- October 6 - November 17, 2023
- Artist Reception: October 6, 6-9pm
- Gallery Stroll: October 20, 6-9pm
- Gallery Stroll: November 17, 6-9pm
Trent Call & Clint Call // Alise Anderson
Trent Call & Clint Call
Druthers & Droll
Trent Call's paintings revolve around a cast of absurd characters that evolve from loosely drawn doodles. In counterpoint to his fluid and intuitive drawings, he is compelled to explore structured geometric patterns and tessellations. Clint Call reimagines the tools and objects of his years of woodworking using the medium of wood. Through the configuration of these objects and sometimes incorporating motion his sculpture takes on a whimsical narrative of craft and flights of fancy.
In their collaborative series, "Droll Dolls", they explore common influences of Americana, early animation, and automatons. Through an action-packed back-and-forth process, the sculptures personify their related comically corny and retrograde esthetic.
Reimagining religious historical dogma through a queer lens.
The work for unruly began while reading the The Hand-Book for the Bee-Hive Girls of the Young Ladies Mutual Improvement Association of the Church of Latter Day Saints, written in 1915. It’s the basis for Beehive, its membership is a rite of passage for all young Mormon girls. My grandmother was a Beehive, my mother was a Beehive, just as I was a Beehive when I was 12 years old.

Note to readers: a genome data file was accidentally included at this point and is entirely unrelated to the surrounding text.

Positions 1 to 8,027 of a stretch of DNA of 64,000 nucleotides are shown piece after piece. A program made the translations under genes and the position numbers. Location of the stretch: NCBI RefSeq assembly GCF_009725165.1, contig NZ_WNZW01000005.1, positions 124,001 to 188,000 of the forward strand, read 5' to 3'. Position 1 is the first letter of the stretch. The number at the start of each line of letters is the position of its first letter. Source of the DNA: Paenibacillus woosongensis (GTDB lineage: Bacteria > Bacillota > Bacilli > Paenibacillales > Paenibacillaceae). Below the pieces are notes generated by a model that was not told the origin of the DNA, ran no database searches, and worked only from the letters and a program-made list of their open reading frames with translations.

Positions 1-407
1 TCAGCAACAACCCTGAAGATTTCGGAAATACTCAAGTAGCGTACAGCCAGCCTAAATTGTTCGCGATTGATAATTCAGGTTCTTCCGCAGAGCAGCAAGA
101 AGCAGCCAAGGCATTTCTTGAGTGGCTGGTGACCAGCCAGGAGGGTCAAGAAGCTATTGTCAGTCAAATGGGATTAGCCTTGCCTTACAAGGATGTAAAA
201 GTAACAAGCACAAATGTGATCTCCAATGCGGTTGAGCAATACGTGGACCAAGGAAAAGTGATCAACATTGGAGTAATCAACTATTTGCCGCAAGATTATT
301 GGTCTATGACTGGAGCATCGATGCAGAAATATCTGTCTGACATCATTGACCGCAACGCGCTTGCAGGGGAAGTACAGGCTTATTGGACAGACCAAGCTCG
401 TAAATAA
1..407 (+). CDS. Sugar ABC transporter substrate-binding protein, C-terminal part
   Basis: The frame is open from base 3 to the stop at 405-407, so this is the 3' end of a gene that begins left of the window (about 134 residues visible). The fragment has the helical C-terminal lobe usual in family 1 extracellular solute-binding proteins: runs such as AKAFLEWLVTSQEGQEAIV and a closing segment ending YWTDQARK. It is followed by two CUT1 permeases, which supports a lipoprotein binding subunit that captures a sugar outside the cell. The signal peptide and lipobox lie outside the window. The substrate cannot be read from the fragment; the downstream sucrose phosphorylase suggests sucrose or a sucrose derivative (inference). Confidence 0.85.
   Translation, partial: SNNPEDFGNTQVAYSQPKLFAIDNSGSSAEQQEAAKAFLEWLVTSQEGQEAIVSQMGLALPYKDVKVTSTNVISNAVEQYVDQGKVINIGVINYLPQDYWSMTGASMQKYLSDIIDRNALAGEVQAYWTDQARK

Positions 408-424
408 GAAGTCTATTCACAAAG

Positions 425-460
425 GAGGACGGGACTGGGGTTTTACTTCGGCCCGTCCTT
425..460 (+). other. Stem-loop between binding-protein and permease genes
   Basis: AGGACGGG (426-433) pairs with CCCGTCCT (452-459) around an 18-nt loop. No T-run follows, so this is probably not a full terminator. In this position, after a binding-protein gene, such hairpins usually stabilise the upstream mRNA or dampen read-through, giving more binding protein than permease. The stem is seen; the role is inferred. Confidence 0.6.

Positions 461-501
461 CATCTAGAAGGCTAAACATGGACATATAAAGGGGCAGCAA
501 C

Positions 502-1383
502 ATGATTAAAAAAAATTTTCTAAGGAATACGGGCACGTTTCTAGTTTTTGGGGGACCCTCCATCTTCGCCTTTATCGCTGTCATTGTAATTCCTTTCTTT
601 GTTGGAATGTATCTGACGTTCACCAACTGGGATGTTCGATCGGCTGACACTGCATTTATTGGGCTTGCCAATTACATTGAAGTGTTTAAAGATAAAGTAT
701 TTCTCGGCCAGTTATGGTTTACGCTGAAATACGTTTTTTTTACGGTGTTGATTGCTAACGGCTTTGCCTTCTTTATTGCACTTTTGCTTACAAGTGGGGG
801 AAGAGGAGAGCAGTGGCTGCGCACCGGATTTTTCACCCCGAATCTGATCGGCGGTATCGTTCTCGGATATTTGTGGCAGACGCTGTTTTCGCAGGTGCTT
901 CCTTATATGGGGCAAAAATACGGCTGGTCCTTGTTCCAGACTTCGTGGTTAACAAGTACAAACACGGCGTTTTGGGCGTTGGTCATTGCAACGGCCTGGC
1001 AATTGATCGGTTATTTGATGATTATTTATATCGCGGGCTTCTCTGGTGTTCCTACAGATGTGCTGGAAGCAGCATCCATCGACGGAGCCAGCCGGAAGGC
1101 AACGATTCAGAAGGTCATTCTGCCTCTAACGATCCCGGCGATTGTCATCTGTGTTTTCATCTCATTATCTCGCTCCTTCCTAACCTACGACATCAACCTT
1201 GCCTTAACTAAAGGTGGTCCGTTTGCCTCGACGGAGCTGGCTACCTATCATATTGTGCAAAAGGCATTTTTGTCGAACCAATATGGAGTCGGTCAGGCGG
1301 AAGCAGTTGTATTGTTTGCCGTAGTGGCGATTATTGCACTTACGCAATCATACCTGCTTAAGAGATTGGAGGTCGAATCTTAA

Much has changed since the publication of this handbook, including calling groups of young women “Beehives” as of 2019. For example, young women in the LDS faith are not asked to go float in the Great Salt Lake or prepare leftovers four different ways. However, many of the same themes, expectations, and ideas continue to be taught to this day. Most of all there is still a sense that one must follow the rules in order to belong.
Reading this text as a queer person, there isn’t a place in this handbook for someone like me and yet, with the distance of time much of what the handbook describes starts to sound queer. With this collection, I am examining place-specific oddities and introducing queerness into the language for Beehive belonging.
Bees are born to work. To work themselves to death. The female bees make the entire hive function. They all have very specific roles as they move through their short, extremely productive, six weeks of life. There is an undeniable connection to capitalism and labor in this comparison. If you work, and work hard enough, you have value, you belong.
And yet, a beehive can also be a symbol for collective healing power and the making of excess honey as a delicious unintended byproduct. “Beehive girls' ' is video and audio captured from my actual beehive. Bees also produce a gentle, low-frequency humming sound as they fly and communicate with one another. These vibrations have a soothing and therapeutic effect on the human nervous system.
“Gay Ducks 4 Sale” is a collection of exactly 100 ducks that are, in fact, for sale. The money will go towards a local organization, Project Rainbow, which was created to support and amplify voices of LGBTQ+ individuals living in Utah. Their organizational budget is less than .001% of the Church of Latter Day Saints assets and income.